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Retail technology trial in a Trial: Japan's connected supermarket

Trial operates 227 supermarkets across Japan but one is somewhat smarter than the rest, as the company looks to create compelling customer experiences and useful business metrics using multiple technologies.

The store located in Island City, in Fukuoka’s Higashi-ku ward in the south-west of Japan, is operating and serving customers with smart trolleys, electronic shelf labels, digital information screens at the shelf edge, and with multiple cameras and other devices that help monitor customer movements that feed into a comprehensive analytics system.

Essential Retail visited the store on 1 November a few months on from its February opening to see the technology in action, and multiple customers are using the so-called "supercentre" in the way it has been designed to use. At the heart of it all is a prepaid membership card that can be signed up for in less than a minute, and then used on each visit.

What are the features?   

The aptly named Trial is running the tests in this one shop with a view that it could be rolled out to its other locations across Japan, but also as part of a wider plan to package the system as something to be sold to third-party retailers and help digitise their stores.

Central to the store are smart trolleys which were co-developed by Trial and Remmo, and which provide a self-scan, self-service element to the shopping process. Members scan their card on the trolley and then begin their shop, scanning items as they go which register on a screen attached to the cart.

They can then pass through a final checkout without having to queue at a typical manned checkout, although a member of staff does conduct a final check to ensure payment has been completed.

Talking about one key payment benefit of this system, Matsushige Hirokazu, corporate officer and director of management planning at Trial Financial Services, said: "Customers don’t have to worry about how much they've spent or if they’ve run out of cash because the calculation is done automatically for them – they can only spend what is on their card."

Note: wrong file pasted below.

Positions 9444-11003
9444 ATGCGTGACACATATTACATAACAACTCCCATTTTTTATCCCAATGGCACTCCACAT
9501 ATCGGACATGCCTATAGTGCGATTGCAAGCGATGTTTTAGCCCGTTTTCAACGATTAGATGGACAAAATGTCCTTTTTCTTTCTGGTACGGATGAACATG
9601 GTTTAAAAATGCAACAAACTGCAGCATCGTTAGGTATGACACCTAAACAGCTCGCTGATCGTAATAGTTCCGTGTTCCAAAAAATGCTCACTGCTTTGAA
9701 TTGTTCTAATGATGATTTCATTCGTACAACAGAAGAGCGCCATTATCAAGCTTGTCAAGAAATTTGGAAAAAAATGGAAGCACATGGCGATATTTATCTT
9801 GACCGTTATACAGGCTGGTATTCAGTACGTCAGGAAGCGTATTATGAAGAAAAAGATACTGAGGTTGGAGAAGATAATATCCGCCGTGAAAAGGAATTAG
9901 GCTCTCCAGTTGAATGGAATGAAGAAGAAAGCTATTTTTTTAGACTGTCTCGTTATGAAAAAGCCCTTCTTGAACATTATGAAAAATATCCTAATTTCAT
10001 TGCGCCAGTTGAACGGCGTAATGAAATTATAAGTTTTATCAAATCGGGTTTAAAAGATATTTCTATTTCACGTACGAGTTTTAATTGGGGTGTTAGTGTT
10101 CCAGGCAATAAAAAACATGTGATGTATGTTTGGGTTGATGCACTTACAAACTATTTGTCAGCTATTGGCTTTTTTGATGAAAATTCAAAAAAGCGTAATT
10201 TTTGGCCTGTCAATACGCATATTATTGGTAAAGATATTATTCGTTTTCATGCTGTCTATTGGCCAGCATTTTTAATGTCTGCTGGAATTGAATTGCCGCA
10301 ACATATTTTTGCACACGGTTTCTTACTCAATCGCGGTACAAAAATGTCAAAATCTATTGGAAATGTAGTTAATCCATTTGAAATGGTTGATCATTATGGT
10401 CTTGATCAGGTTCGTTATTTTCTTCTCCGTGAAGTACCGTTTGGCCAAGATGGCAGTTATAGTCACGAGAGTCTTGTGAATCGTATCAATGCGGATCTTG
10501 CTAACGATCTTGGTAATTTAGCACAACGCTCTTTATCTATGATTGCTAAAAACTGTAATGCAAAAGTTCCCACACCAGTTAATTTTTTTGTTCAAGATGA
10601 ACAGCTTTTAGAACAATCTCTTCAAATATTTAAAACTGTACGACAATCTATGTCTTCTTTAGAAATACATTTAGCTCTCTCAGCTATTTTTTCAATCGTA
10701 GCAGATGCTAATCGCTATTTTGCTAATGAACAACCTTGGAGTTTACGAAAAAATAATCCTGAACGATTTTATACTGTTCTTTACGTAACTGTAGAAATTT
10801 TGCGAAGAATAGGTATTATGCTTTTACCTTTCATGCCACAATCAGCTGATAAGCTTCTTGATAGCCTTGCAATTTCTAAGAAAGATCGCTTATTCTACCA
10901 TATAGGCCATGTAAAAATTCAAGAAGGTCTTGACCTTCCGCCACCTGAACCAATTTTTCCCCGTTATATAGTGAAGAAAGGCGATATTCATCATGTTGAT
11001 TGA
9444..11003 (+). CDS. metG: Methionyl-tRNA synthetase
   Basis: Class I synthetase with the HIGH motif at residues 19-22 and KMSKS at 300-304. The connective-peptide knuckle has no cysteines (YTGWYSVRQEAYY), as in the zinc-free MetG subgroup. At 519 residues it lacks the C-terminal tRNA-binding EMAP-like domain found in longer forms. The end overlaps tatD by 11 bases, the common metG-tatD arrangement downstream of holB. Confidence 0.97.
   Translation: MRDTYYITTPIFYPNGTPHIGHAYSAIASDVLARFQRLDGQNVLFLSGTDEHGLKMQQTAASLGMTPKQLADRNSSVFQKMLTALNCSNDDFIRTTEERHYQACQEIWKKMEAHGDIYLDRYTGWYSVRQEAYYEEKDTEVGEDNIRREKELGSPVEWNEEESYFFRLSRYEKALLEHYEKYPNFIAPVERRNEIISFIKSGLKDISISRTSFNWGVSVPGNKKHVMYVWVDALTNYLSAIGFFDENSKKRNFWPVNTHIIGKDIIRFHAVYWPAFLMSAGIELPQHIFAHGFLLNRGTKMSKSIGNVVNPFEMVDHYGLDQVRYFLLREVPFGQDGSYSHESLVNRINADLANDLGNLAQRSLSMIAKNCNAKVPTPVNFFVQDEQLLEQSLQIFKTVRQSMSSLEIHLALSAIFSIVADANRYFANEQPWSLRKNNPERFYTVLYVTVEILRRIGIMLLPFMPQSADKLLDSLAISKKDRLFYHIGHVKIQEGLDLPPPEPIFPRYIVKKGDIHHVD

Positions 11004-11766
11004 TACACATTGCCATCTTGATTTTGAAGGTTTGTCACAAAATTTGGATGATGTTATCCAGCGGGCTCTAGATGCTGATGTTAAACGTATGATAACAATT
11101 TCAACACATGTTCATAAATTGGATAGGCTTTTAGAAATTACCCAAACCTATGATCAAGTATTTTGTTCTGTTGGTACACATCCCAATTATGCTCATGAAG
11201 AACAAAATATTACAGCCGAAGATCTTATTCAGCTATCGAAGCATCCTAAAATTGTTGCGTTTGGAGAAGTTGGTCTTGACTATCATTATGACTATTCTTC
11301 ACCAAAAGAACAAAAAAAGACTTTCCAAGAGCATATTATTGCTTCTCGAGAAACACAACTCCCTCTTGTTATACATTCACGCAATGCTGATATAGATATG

The monitors on the trolleys also suggest items and special offer coupons depending on what is scanned and the user's specific purchasing history. 

The smart element of the store is aided by Panasonic’s camera equipment. Some 700 cameras, equipped with artificial intelligence image recognition capability to detect both the interaction with products as well as customer demographics, allows Trial to monitor shopper trends and stock levels.

Most cameras are used to gauge the effectiveness of security, product promotions and how customers interact with displays, but 100 of them are linked to Panasonic's Vieureka platform for analysing movement and collecting gender and age data, which is fed into an analytics platform to help the retailer learn more about its customers.

The platform, together with PUX Corporation's image recognition engine, analyses the details and sends the results directly to the cloud to create 24-hour-a-day visualisation capability for Trial.

Retail as a service

The Trial store also operates with smart shelves down some of its aisles, with electric shelf labels used to change price at opportunistic times, and a smattering of digital shelves offering additional product information once an item is lifted from them.

When packaged up, there could be multiple ways for this system to be used by other retailers to drive sales and customer engagement, and develop a level of understanding about their customers that previously was the reserve of fast-growing online-only businesses.

"We are not doing this just for ourselves but for other retailers as well because many small retailers in Japan are not connected to the internet and they do not have enough resources," Hirokazu explained, adding the analytics can be used as part of workforce management.

"Therefore, we would like to create a new mechanism for those retailers so they can manage their shop floor efficiently and with the least amount of investment."

He added: "We want to disseminate this convenient system to society and bring benefits to shoppers."

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